November brings thoughts of roasted turkey and all the accoutrements of traditional Thanksgiving dinner. Although there are wild turkeys in Texas, there are none in Brazoria County and if we want a turkey for Thanksgiving, ours will come from the grocery store. Domestic turkeys are far different from the wild turkeys that are hunted though and wild turkeys are much more fun to watch as they strut and display during breeding season.
There is another turkey that is much more common around the waterways of southern Brazoria County though. At least that is one of this bird’s common names! The Anhinga is called the water turkey because of its broad tail which is similar to a turkey’s. The water of course comes from the fact that Anhinga lives near the water and is commonly seen swimming. This bird lives and nests around fresh water but may be seen closer to salt water during severe droughts. It is a pretty bird and quite graceful. Look for Anhinga along streams, lagoons, or lake edges where trees over hang the water. They can often be seen perched on a tree limb with its wings open drying them much like Turkey Vultures do. Most birds have oil on their feathers that keeps them dry but Anhingas’ feathers actually get wet so they have to dry them.
The male bird is mostly black with silver patches on its wings. Females are more dark brown but with the same silver patches in the wings. The bill is long and pointed and used for stabbing small fish as it swims and dives in shallow water. The neck is long and thin with a small head. Another nickname for the Anhinga is snakebird because when it swims it often keeps its body underwater and all you can see is the long thin neck sticking out. Webbed feet aid in the birds adept swimming.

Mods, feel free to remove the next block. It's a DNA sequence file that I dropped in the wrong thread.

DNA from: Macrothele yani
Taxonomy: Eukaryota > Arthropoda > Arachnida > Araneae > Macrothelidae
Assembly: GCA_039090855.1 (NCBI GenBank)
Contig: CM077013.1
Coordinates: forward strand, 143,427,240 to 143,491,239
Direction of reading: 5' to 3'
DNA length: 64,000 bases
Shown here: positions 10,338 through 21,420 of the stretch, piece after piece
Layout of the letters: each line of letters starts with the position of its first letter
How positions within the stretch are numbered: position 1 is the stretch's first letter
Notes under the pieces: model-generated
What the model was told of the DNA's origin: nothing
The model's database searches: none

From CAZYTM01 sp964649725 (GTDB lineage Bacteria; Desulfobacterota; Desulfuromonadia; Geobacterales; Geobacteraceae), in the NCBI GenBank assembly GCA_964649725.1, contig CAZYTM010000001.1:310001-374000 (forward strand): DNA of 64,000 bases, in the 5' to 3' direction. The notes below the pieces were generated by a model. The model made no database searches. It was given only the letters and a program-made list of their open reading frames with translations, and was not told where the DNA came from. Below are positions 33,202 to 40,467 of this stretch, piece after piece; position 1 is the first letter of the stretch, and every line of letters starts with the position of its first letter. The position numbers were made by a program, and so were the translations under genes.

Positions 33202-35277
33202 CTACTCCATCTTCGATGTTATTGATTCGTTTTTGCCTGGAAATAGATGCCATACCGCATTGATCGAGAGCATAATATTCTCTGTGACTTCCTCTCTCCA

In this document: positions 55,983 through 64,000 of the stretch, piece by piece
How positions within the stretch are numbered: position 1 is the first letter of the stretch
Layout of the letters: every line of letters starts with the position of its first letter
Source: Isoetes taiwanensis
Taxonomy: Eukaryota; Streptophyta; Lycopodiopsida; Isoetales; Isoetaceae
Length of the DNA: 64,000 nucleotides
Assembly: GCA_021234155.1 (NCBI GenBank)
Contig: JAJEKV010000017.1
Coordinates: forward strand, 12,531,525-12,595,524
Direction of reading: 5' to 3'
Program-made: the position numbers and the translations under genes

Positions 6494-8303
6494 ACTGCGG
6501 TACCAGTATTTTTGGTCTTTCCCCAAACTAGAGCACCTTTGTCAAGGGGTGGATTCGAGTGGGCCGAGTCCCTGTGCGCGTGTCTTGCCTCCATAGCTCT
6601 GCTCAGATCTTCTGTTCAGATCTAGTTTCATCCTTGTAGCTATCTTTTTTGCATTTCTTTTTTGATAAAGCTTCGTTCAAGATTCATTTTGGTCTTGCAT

One of my favorite times of year for closely observing Anhinga is during the breeding season. The coloration around the edges of the eyes is a beautiful bluegreen. The male will begin building a nest before he has even found a mate. Once he has a mate, the female will complete the nest. The female completes the nest by weaving sticks together and padding it with live twigs and green leaves. Usually, the highly territorial males defend any threats to nesting territories with extensive displays and even fighting.
Anhingas often flock into large groups when they are migrating and they can be seen soaring together overhead. They can glide for very long distances without flapping their wings and as they do, they look like a soaring cross. So when you are giving thanks this year, think of the water turkey for a different perspective on your Thanksgiving dinner.